Truffles

This week’s Sweet Melissa Sundays was chosen by Nina of Nina’s Cupcakes: rum truffles.  If you’ve never made truffles, you’ll be surprised by just how easy they are to whip up.  They tend to be pretty expensive to buy (at least the good ones anyway) so making them at home is not only cheaper, but you can customize them to suit your tastes.  There’s nothing worse than the boxes that leave you guessing about the flavors so you wind up having to bite into 4 or 5 before you find one you like :)

Truffles

Most of the truffle recipes I’ve made rely on a combination of chocolate and cream for the base of the truffle, but this one was a bit different.  No heavy cream – instead we used butter and egg yolks along with the chocolate.  I was skeptical about the egg yolks (presumably they add richness), but no harm in trying once I figured.  The final ingredient in these truffles is dark rum.  The full recipe made 4 dozen truffles, which is way too many for us, so I made 1/8 of the recipe and wound up with 6 truffles (I used my melon baller to scoop them so they were fairly small).  A lot of people swear by rolling their truffles in cocoa powder, but I tried it once and to put it mildly, Shane wasn’t a fan.  So, I didn’t make that mistake again; instead, I rolled my truffles in chocolate sprinkles and confectioners’ sugar.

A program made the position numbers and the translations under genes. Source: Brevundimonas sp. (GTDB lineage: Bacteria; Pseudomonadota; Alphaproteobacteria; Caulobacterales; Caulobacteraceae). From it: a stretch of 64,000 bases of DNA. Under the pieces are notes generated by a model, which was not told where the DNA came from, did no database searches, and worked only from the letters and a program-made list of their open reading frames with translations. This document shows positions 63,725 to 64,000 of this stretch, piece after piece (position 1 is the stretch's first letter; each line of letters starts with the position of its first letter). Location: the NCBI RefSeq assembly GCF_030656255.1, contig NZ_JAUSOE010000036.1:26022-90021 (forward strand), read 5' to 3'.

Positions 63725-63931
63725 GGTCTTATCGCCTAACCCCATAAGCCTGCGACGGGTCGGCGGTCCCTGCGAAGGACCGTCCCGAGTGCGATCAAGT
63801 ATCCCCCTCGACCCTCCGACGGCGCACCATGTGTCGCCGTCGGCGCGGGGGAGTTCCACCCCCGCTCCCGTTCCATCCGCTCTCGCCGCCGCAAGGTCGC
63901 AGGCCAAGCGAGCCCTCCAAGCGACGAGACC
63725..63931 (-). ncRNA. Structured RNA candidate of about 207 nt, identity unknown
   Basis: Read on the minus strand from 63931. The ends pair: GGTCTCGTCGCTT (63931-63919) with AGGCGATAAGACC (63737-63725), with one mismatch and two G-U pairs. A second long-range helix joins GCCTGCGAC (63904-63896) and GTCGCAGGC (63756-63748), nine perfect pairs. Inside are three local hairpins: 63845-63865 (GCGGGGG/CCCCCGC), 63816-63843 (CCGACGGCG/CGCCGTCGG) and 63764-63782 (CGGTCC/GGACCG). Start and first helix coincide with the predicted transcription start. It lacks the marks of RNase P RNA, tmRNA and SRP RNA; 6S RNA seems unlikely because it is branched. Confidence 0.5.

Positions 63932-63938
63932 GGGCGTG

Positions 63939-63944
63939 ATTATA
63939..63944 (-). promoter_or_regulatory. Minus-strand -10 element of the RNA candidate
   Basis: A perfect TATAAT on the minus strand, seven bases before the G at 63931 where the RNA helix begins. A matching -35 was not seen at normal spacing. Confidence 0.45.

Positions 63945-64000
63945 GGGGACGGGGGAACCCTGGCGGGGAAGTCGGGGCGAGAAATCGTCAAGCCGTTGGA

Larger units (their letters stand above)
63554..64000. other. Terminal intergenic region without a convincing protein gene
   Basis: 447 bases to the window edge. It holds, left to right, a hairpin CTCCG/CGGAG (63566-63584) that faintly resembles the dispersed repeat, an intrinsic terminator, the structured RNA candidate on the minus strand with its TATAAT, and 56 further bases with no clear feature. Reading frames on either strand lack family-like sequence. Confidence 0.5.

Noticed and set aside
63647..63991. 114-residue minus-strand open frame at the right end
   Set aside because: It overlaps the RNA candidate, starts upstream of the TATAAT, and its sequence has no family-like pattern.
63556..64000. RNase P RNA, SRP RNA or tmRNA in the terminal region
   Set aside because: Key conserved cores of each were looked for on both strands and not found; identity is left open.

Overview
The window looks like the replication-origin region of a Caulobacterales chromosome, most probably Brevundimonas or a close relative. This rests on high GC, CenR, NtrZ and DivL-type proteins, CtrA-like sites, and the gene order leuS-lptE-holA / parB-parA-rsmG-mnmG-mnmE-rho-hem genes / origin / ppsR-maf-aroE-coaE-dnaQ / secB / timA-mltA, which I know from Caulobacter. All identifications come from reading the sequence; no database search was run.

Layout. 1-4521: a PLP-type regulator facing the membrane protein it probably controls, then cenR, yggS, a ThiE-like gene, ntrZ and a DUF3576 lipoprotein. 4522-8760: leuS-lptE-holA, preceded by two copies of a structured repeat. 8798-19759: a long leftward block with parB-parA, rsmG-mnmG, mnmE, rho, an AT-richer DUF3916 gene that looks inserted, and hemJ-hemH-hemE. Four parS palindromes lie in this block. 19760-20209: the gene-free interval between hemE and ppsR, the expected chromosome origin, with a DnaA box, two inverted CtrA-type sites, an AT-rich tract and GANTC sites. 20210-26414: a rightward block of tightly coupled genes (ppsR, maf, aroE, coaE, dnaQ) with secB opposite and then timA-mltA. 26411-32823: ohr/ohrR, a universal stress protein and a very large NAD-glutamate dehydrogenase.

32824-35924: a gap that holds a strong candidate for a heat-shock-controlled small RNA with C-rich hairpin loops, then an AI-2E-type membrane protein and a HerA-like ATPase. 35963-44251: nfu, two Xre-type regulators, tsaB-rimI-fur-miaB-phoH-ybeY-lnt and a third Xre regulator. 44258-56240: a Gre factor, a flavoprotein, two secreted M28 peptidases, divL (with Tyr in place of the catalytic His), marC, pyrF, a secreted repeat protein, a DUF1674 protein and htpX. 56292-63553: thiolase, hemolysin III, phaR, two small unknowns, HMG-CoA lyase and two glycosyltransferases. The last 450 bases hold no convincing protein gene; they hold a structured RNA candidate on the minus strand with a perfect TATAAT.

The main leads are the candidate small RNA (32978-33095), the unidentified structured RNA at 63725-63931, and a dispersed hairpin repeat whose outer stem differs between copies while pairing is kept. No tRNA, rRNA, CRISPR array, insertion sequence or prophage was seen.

Truffles

Truffles are the ultimate in decadence, and these were no exception – very rich and chocolate-y, half a truffle was plenty for me!  I liked that the rum wasn’t overpowering in this recipe.  As for the egg yolk?  Completely undetectable, thankfully :)  I may actually prefer this butter/egg yolk variation over the heavy cream version.  Thanks to Nina for hosting this week.  She’ll share the recipe on her site today, or you can find it on page 217 of The Sweet Melissa Baking Book

Truffles

While I made the truffles I was also working on lunch.  It was a salmon recipe I was really excited about but sadly, it was a major fail.  The salmon turned out dry, and the accompanying sauce was bitter.  I hate wasting food so recipe failures always bum me out, but luckily that wasn’t a problem as Shane claimed to like the salmon and ate his plus a good portion of mine.  I was talking to a few friends on Twitter about the fail, and it started a discussion about whether we blog recipes that don’t turn out well.  Personally, I won’t blog a recipe that fails (recipes made for blog groups being an exception to this rule) unless I know exactly what went wrong and can offer suggestions for improving the recipe.  Now, I’m curious – if you have a blog, what do you do about recipes that don’t turn out well?  Do you only blog what you love?